The U.S. leads the pack in the percentage of older adults who have trouble paying their medical bills.
NEW YORK, Nov. 28 -- The Medicare Rights Center issued the following news release:
Today marks the launch of the Coalition to Protect the Rights of New York's Dually Eligible. This is a diverse union of interests and perspectives consists of health, aging and disability advocates, along with community- and faith-based organizations. New York State will transition at least 124,000 men and women who are dually eligible for Medicare and Medicaid into new managed care insurance plans by 2014. The new coalition will work with insurers, provider groups, and state and federal policymakers to protect the rights of these vulnerable individuals. The coalition's work, critical in New York, is also expected to help inform the development and implementation of proposals to manage the care of dually eligible beneficiaries across the country.
The convening of this new coalition comes at a critical moment as the Centers for Medicare & Medicaid Services (CMS) and the New York State Department of Health (NYSDOH) finalize a demonstration proposal that promises to change the way people with Medicare and Medicaid, also known as dual eligibles, receive their health care. The proposal will take effect on January 1, 2013, and holds the promise of better coordinated health care for dually eligible beneficiaries and lower costs for both New York State and the federal government. But New York will face a number of challenges as it works to bridge the Medicare and Medicaid programs, and a unified, beneficiary-focused voice is critical for carrying the concerns and stories of dual eligibles to Albany and Washington, DC.
To address this need, the new coalition's steering committee, consisting of the Medicare Rights Center, Center for Disability Rights, Center for Independence of the Disabled NY, Community Service Society of NY, Empire Justice Center, Legal Aid Society, New York Association on Independent Living, and Selfhelp Community Services, has welcomed dozens of health care and disability stakeholders to participate in a broader coalition to represent beneficiaries and serve as an important actor in both the construction and implementation of the managed care demonstration. The coalition has been made possible through a generous grant from the New York State Health Foundation.
The steering committee members listed above have already provided formal comments to state and federal agencies outlining concerns and highlighting the promising elements of New York's demonstration proposal. They have also won seats on state workgroups charged with hammering out the details of the managed care demonstration. Significantly, this engagement has already led to several improvements to the state's original proposal, including:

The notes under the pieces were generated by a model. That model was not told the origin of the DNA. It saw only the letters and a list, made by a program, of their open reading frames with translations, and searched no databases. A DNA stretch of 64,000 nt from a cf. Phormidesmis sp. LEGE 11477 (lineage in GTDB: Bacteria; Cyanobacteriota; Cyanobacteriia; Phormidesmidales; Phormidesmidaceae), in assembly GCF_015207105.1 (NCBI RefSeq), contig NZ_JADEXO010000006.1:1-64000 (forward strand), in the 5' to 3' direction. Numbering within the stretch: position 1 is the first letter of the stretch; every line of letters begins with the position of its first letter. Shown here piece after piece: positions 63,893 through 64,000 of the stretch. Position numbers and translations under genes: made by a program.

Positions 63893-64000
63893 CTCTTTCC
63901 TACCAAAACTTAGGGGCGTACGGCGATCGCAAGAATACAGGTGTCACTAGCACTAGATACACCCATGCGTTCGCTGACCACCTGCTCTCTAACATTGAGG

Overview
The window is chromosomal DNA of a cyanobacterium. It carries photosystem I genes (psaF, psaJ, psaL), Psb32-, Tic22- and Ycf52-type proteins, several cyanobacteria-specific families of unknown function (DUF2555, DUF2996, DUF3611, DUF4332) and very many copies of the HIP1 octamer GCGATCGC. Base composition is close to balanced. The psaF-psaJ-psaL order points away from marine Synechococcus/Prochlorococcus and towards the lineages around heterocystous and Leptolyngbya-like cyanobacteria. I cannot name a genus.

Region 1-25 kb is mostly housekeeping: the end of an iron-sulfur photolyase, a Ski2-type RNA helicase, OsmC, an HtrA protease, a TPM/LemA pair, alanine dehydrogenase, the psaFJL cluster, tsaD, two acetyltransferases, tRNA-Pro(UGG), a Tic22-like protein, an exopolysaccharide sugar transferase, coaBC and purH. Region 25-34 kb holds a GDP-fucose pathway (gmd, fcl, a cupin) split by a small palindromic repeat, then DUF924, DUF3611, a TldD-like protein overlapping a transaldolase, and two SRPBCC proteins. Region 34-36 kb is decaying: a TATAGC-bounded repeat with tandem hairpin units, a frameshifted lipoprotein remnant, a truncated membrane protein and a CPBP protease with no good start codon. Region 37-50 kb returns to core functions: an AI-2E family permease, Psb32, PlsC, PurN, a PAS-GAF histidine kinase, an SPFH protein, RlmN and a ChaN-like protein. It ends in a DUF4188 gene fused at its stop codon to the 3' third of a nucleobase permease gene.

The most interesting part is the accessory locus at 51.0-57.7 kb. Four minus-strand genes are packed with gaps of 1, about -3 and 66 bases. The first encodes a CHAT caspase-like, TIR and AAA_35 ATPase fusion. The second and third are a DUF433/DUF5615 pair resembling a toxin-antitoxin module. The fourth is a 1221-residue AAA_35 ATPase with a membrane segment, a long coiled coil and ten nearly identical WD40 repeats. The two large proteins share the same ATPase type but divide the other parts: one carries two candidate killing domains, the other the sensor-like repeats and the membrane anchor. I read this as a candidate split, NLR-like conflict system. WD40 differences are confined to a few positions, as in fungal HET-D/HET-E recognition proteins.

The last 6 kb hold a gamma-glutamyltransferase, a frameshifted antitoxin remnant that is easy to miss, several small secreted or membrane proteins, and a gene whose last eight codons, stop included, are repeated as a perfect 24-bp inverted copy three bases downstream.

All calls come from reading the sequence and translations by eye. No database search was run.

a decreased number of beneficiaries affected by this yet untested new model
the authorization of multiple managed care models to be tested as part of the demonstration, rather than just one
the offering of additional benefits, not covered under original Medicare or Medicaid, to help keep people with long-term care needs in the community rather than in nursing homes and related institutions.
"Through our participation in state workgroups, our coalition steering committee has brought the voice of Medicare and Medicaid beneficiaries to the table, focusing on health plan quality, appeals and due process, and health plan notices and enrollment," said Joe Baker, President of the Medicare Rights Center. "Today's launch of the full coalition amplifies our voice and the voices of thousands of New Yorkers with Medicare and Medicaid."
"This demonstration project is an opportunity to support the independence of people with disabilities and to put the right incentives in place so that people are able to live in the community," said Leah Farrell, Manager of Government Affairs at the Center for Disability Rights. "To achieve this, a unified advocacy voice is needed and this coalition can help ensure that any effort to coordinate the care of dually eligible New Yorkers takes into account the needs and rights of people with disabilities."
"Empire Justice Center is excited about the proposal's potential for integrating two very complex programs and ultimately improving care for consumers," said Trilby de Jung, Senior Attorney for the Empire Justice Center. "However, for this proposal to succeed, it will be absolutely critical for the state to get input from beneficiaries, their families and their advocates. That is the goal of this new coalition - to bring these most important voices to the table."
TNS MD66 121201-4126312 61MariaDonald